Where did the intestinal inflammation come from?

In 1859, a judge sentenced a London doctor, Thomas Smethurst, to death by hanging for the murder of his beloved, forty-three-year-old Isabella banks. The woman died of diarrhea and a fever that looked suspiciously like poisoning, and doctors said they found traces of arsenic in her feces.

However, no poison was found during the second examination. A subsequent autopsy showed a large number of ulcers and scars in the woman’s colon, which served as evidence not of a violent death, but of a prolonged illness.

“Such acute inflammation of the colon, whatever its origin, can in itself lead to death,” wrote Samuel Wilkes, the doctor who performed the autopsy. Smethurst was pardoned by the Queen, but was later convicted again — for bigamy. (He was already married when he married Isabella banks.)

Meanwhile, Wilkes called the disease that banks suffered from a simple ulcerative colitis. Although there have been at least two previous descriptions of a similar disease (accompanied by inflammation and scarring for no apparent reason), historians generally consider Wilkes ‘ detailed description of the disease to be the first confirmed case of inflammatory bowel disease.

At the end of the nineteenth century, the spread of the disease accelerated markedly, especially in London and Dublin. Between 1883 and 1908, more than three hundred patients with intestinal inflammation, which causes debilitating pain, were admitted to London hospitals. At the time, treatments for the disease included large amounts of sour milk, opium, and enemas with antiseptics such as boric acid and silver nitrate. Almost half of the patients (141 people) died from this disease.

During the first decades of the twentieth century, there were new reports of unexplained cases of intestinal inflammation in France, Germany, and Italy. In 1909, when the microbial theory was already recognized, scientists held a meeting at the Royal society of London to discuss this strange and often fatal disease that occurs when there are no obvious causes. They are used to dealing with cases of infectious dysentery, intestinal tuberculosis, and various intestinal tumors, but where does the inflammation come from in the absence of infection?

According to the first descriptions, this disease affected a disproportionately large proportion of the upper classes — “well-off, well-fed people with excellent health”, as the London doctor William Allchin said. Of course, this pattern was in direct contrast to the spread of infectious diseases such as cholera and typhoid, which often occurred in malnourished people living in cramped, dirty conditions.

Then in 1932, Burrill Bernard Krohn presented his work at the American medical Association conference in New Orleans. He described in this work “inflammation that causes chronic necrosis and scarring” — an inflammatory process that leads to thinning of tissues, scarring and intestinal spasm. The fourteen patients (all Jews) were mostly young and in the Prime of life. Kron called this ailment terminal ileitis (inflammation of the ileum), and then regional ileitis. (The ileum is the last segment of the small intestine about three meters long.) Over time, gastroenterologists started calling this disease Crohn’s disease.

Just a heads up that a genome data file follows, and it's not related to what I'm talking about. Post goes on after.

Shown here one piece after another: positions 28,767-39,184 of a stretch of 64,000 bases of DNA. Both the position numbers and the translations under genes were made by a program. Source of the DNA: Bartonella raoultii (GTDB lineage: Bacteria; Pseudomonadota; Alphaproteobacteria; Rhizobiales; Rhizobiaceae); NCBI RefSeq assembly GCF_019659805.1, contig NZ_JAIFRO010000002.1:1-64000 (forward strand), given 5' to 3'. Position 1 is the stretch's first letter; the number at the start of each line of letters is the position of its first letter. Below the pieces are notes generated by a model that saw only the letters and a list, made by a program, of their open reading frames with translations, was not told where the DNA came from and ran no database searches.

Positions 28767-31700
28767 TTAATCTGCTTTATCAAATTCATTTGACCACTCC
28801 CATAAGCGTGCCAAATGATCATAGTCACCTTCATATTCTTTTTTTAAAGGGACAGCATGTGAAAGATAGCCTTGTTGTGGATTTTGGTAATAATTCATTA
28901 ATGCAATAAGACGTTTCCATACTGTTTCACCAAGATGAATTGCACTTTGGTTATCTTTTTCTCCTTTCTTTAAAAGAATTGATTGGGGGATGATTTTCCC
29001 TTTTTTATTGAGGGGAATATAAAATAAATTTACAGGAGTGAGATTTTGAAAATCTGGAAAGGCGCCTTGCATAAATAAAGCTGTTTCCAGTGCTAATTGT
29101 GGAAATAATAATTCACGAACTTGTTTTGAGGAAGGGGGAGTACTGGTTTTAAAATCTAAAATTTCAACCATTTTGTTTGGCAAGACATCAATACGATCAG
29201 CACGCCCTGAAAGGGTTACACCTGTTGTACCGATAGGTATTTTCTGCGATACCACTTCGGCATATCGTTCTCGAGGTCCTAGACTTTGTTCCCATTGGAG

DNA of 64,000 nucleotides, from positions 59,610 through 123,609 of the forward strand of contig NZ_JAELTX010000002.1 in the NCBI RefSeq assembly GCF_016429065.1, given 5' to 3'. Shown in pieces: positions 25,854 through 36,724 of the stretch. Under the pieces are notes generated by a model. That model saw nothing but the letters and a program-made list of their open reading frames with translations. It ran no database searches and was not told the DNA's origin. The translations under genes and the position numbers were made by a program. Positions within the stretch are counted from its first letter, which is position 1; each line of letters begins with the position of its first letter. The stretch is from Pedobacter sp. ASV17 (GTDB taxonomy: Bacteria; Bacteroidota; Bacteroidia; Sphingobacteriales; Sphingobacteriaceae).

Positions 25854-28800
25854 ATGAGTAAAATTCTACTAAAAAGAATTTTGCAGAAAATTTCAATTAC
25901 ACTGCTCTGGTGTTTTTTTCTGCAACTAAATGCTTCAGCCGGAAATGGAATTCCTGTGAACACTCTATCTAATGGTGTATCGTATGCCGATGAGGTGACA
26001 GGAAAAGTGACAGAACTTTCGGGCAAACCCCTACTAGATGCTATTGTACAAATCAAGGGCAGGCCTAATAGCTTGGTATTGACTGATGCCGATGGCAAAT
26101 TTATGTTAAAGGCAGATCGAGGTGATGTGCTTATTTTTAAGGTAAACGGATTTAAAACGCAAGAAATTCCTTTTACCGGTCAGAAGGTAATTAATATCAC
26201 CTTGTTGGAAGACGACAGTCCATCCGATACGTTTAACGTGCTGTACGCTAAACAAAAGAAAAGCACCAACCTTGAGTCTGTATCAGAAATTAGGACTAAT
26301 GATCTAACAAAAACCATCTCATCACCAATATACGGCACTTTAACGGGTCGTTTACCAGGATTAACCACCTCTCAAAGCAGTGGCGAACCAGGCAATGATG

Weinstock believed that the accelerated spread of inflammatory bowel diseases among the upper classes after the industrial revolution occurred simultaneously with the loss of parasites (it should be noted that this occurred in the same population group in which the number of cases of hay fever first increased sharply). The preponderance of Jews from new York among patients with Crohn’s disease also pointed to helminths-or the absence of them. In the United States, new York became the first major city to restore order by providing residents with drinking water, organizing garbage collection, sewage treatment, and paving streets. Weinstock suggested that dietary restrictions (avoiding pork and treating meat with salt) reduced the number of Jewish contacts with parasites to a greater extent than in all other population groups. And the newfound prosperity (even such simple things as shoes were of great importance) further limited the infection with helminths.

In other parts of the country, helminth infection remained fairly common for much of the twentieth century. In the case of a sixth of the autopsies performed in the late 30s, cysts of spiral Trichinella (Trichinella spiralis) were found-a terrible helminth that chews through the muscles and brain, which enters the human body as a result of consuming raw or undercooked pork. However, in the 60s, Trichinella was found in only 4.2% of autopsies. (Today, the centers for disease control and prevention records no more than 25 cases of trichinosis per year, mostly in hunters who eat undercooked Cougar and bear meat.)

Of course, Trichinella was not the most common helminth in the United States. In 1909, when employees of the newly created Rockefeller Foundation went to destroy hookworms in the South-Eastern regions of the country, parasites were found in about 40% of the children examined. Employees paid for by the Foundation spread out across the southern United States to teach people how to build and use latrines during rural fairs. Dig a hole away from streams, wells, and other water sources. Cover it when not in use. Fill the sump with earth. If necessary, fill in the hole, dig a new one, and move the restroom to a new location.